Hospital Outbreak of a Colistin-Resistant, NDM-1-and OXA-48-Producing Klebsiella pneumoniae: High Mortality from Pandrug Resistance


Güdücüoğlu H., GÜRSOY N. C. , YAKUPOĞULLARI Y. , Parlak M., Karaşin G., Sünnetçioğlu M., ...Daha Fazla

MICROBIAL DRUG RESISTANCE, cilt.24, ss.966-972, 2018 (SCI İndekslerine Giren Dergi) identifier identifier identifier

  • Cilt numarası: 24 Konu: 7
  • Basım Tarihi: 2018
  • Doi Numarası: 10.1089/mdr.2017.0173
  • Dergi Adı: MICROBIAL DRUG RESISTANCE
  • Sayfa Sayıları: ss.966-972

Özet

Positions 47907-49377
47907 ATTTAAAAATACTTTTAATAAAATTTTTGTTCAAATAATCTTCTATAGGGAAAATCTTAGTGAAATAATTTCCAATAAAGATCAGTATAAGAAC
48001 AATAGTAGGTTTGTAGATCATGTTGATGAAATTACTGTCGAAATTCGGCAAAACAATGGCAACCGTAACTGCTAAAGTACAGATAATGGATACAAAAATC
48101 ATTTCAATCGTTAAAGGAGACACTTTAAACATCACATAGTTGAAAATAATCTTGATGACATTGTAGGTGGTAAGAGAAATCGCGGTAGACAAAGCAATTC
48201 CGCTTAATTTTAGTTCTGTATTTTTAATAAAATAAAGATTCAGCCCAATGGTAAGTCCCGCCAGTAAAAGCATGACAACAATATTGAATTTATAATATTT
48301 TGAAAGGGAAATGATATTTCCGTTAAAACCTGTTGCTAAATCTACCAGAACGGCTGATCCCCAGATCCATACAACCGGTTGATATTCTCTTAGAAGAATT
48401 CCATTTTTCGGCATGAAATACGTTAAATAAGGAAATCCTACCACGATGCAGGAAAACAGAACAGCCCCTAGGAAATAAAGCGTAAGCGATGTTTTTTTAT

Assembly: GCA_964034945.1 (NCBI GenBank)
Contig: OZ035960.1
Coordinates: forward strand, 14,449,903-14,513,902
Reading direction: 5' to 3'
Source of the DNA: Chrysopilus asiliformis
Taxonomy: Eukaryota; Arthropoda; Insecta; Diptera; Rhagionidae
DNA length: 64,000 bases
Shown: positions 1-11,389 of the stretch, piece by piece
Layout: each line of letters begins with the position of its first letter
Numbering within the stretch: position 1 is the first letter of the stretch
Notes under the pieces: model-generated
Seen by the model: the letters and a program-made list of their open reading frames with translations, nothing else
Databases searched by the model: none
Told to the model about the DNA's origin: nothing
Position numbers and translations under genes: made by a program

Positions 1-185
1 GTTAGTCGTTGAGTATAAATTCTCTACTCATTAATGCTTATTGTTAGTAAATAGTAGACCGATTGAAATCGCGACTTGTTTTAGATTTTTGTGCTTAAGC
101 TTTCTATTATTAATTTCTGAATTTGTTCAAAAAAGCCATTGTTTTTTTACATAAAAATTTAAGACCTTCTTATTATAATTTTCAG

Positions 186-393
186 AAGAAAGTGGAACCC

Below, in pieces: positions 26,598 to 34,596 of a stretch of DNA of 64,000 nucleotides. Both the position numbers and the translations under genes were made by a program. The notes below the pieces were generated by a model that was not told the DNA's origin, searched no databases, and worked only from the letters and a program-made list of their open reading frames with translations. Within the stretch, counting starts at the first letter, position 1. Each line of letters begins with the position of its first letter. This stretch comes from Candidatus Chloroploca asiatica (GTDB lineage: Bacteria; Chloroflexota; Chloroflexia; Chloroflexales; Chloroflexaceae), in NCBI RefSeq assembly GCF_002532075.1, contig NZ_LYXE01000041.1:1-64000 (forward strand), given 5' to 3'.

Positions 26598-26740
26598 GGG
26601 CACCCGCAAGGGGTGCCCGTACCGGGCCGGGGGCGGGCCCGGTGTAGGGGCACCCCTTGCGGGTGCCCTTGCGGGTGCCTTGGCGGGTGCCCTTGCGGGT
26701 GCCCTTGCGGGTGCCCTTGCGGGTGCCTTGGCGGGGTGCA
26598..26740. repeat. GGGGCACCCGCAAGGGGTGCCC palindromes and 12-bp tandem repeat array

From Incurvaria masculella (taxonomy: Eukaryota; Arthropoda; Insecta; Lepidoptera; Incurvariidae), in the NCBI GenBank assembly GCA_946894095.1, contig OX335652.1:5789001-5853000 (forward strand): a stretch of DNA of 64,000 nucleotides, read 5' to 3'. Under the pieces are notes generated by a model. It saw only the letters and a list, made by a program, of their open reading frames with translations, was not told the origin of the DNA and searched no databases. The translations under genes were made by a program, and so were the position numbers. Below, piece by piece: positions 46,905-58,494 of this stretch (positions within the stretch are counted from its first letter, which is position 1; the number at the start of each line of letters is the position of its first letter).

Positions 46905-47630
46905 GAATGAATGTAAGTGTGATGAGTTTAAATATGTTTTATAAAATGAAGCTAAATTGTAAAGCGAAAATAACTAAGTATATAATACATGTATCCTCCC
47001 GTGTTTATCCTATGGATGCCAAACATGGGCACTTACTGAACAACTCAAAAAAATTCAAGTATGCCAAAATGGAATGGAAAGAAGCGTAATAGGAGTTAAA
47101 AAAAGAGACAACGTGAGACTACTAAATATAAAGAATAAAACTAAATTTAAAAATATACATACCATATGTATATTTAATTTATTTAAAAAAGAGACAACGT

Colistin resistance causes substantial problems in the treatment of serious infections with carbapenem-resistant (CR) gram-negative bacteria. In this study, we report a fatal hospital outbreak from the spread of a pandrug-resistant Klebsiella pneumoniae clone. An outbreak investigation was conducted after consecutive isolation of nine CR-K. pneumoniae (CR-Kp) strains from eight patients in two intensive care units of a university hospital within 2 weeks. Carbapenem and colistin resistance genes were investigated with PCR, clonal relationships of isolates were studied with pulse-field gel electrophoresis, and multilocus sequence types were determined. The outcomes of the affected patients were analyzed. Genotyping showed a predominant CR-Kp clone consisting of seven strains from six patients. These strains were in ST11 type, an international high-risk clone. They were resistant to all antimicrobials, including colistin, and positive for NDM-1 and OXA-48 carbapenemases, but negative for plasmid-borne colistin resistance genes. One patient had colonization and the remaining five died due to the infection within mean 12 days. No environmental or staff links could be established, and the outbreak was stopped by augmenting infection-control measures. Colistin-resistant K. pneumoniae could clonally expand in the hospital setting, and this spread might be associated with high mortality due to the lack of an appropriate treatment option. Immediate implementation of infection-control measures may be the best way to limit fatal consequences of the spread of such incurable pathogens.